For those of you who tuned into the joint Oireachtas committee on Finance meeting yesterday, and reading these reports from the Zoe case, one cannot help but see the strong parallels. An article on the subject of valuation techniques appeared in today's Irish Times by the chartered surveyor, Eoin McDermott.

Another important factor in this process will be the categorisation of property assets including undeveloped unzoned land, undeveloped zoned land (greenfield, brownfield, prime urban), undeveloped property with planning refusal, undeveloped property with planning permission, partially completed buildings, completed unoccupied buildings, completed partially occupied buildings, etc.

It is imperative that an overall strategy and action plan is put in place for the macro management of these distressed loan assets.


http://www.irishtimes.com/newspaper/opinion/2009/0901/1224253586371.html

It is good to hear from the Chartered Surveyors perspective in the newspaper. Interviewed on RTE radio news at one today, Eoin McDermott offered a suggestion, there were potential buyers out there in the Irish property market. However, availability of finance was a key issue for those potential buyers.

Maybe I am paranoid here to an extreme degree. But does that sound a little like the Celtic Tiger chicken and egg situation all over again? I remember Liz O'Kane suggested towards the end of the Celtic Tiger, that finance for buyers was becoming an issue. Liz seemed to indicate in my opinion, in some media interviews, that had the credit kept flowing that prices of property were fundamentally sound and could continue close to 2006 levels perhaps.

As deputy Alan Shatter, I think it was, said in yesterdays joint Oireachtas committee on Finance meeting - there is a lot of 'circularity' involved in all of these issues to do with property, valuations, loans and NAMA legislation.

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Re: Liam Carroll: I did it my way?

Postby missarchi » Tue Sep 01, 2009 11:39 pm

5 year mortgages and if you don't own a zone 1 home by the time your 26 you get one for free...In the interest of the families:D

Long term architecture value might make an appearance...
Fixed fee then an annual fee or architectural rates:p
bonuses of 10% of the value of property for any award received...

blah blah

Long term value and long term mortgages... some one is going to have to pay them...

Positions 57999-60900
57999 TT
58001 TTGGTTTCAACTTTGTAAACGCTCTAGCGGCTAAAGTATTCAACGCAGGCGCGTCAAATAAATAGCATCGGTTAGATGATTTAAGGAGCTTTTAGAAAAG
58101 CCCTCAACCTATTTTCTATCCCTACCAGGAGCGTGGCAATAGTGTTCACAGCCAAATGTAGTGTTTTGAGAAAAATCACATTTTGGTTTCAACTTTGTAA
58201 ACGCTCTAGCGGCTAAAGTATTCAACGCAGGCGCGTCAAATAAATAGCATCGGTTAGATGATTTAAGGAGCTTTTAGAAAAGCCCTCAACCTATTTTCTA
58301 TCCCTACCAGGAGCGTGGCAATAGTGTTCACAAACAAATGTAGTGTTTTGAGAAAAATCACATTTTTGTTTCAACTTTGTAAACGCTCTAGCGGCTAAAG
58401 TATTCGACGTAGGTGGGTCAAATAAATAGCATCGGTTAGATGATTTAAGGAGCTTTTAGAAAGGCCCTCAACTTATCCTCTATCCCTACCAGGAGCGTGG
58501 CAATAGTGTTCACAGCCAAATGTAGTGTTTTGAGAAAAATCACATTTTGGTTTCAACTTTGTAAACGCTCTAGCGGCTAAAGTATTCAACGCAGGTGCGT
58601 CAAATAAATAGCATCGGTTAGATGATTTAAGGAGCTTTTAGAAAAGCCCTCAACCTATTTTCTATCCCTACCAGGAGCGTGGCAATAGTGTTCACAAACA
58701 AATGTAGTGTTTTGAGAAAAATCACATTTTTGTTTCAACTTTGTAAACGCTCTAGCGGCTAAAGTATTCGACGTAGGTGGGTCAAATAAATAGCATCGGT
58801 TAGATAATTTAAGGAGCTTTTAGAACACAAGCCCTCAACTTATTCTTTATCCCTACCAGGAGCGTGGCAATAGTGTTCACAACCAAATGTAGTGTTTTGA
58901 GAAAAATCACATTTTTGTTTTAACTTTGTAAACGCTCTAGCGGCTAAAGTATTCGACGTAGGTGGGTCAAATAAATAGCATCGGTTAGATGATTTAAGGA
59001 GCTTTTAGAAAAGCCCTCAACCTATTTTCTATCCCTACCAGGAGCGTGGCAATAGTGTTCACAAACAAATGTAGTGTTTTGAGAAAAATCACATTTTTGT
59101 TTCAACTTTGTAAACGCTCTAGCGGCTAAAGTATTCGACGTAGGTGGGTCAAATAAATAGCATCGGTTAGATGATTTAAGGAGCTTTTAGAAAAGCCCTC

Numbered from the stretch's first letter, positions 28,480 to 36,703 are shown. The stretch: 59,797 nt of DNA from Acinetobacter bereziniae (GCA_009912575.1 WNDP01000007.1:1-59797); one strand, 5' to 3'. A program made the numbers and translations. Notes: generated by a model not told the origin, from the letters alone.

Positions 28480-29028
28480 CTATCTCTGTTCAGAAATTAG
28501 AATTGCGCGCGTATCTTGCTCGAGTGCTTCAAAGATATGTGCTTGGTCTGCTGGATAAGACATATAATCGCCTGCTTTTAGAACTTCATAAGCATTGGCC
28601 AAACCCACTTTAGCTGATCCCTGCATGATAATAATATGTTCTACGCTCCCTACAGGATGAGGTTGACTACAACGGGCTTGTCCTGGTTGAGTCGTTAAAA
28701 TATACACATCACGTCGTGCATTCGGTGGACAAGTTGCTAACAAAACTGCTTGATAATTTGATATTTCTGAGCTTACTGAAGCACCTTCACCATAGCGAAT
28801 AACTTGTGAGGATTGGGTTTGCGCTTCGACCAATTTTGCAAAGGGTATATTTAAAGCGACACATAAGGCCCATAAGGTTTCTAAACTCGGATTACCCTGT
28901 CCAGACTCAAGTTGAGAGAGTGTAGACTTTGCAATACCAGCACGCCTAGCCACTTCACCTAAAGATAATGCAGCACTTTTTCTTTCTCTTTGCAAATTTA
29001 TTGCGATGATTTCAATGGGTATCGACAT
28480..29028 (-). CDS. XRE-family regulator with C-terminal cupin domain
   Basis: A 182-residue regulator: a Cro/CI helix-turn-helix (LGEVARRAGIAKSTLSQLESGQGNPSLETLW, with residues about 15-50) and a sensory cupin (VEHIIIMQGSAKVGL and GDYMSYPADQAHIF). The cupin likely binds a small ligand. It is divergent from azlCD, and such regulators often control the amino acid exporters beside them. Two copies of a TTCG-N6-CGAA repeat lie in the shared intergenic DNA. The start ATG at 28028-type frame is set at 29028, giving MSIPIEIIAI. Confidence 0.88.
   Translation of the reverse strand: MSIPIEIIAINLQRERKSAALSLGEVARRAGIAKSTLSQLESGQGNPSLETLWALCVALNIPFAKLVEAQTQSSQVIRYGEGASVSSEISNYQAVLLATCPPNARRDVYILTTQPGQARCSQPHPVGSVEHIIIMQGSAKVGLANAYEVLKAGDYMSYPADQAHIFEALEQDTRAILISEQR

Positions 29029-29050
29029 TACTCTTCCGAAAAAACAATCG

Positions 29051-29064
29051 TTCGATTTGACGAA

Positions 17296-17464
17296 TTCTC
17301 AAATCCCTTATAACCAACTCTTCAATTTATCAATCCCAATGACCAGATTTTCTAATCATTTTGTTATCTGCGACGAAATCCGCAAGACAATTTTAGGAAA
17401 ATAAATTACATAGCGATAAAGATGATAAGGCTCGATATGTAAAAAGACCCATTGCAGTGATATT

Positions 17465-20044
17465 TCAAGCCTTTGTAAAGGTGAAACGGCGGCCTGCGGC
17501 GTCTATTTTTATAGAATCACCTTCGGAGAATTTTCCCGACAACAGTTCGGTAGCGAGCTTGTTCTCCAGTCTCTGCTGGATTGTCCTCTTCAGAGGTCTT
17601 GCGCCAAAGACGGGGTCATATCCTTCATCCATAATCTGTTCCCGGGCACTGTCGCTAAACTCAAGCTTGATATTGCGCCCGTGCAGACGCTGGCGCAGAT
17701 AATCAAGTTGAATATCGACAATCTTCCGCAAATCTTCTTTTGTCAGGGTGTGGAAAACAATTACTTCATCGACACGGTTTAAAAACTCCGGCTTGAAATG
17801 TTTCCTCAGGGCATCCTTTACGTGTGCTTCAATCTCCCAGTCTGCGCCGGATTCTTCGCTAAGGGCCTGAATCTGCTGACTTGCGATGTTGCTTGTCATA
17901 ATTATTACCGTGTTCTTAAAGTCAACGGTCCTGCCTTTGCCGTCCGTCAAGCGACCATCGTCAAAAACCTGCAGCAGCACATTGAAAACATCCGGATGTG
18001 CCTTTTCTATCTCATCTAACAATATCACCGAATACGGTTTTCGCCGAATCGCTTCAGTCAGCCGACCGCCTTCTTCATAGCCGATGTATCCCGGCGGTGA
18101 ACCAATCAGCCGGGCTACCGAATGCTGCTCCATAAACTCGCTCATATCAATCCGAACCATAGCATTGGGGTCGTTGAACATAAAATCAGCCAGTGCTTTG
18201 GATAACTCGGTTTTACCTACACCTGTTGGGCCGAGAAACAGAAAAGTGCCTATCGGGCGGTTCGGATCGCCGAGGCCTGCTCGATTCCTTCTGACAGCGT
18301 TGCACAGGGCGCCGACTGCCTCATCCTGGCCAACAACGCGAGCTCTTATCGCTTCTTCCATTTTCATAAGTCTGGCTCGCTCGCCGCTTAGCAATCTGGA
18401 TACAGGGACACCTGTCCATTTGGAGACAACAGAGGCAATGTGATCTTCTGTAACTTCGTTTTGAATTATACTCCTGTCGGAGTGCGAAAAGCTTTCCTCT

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Re: Liam Carroll: I did it my way?

Postby garethace » Wed Sep 02, 2009 1:04 pm

I would agree with ACC bank's council in this instance.

Counsel said that "hostility" had been shown to Danninger between August 2008 and April 2009 when nine winding-up petitions were filed against the company by unpaid creditors. "Presumably they were paid off," he said.

This was an example of the risk facing the company but that the court was not being told about this, he said.


http://www.irishtimes.com/newspaper/breaking/2009/0902/breaking26.htm

It and other key parts of the story have been purposefully shielded from the court's view. In terms of mounting a second petition, the Zoe team should have done a lot better on this count I think.

I believe that the Greencore and ICG share holdings have only been referred to in terms of their producing dividends in the Zoe defense case. But an awful lot about those shares, has indeed been concealed from the court proceedings.

In a way, that I don't care for very much. I am sure the Attorney General's office and many others are watching however.

Zoe is a company which could learn a lot better how to report on its status, in a lot of ways. It has improved a lot over the course of these court proceedings, but it still has some ways to go. Trying to conduct business, while at the same time remaining such an opaque institution has not been good in the end for Zoe, I do fear.

I hope that NAMA can learn to do better, in this regard. A very good article was published by Constantin Gurdgiev in last Friday's Irish Independent newspaper.

There is, however, another option -- an option of fixing Nama legislation to minimise the expected losses to taxpayers and bringing about transparency and accountability to its operations. Let's call it Nama Trust.


http://www.independent.ie/opinion/analysis/nama-needs-tweaking-or-it-could-destroy-us-1871834.html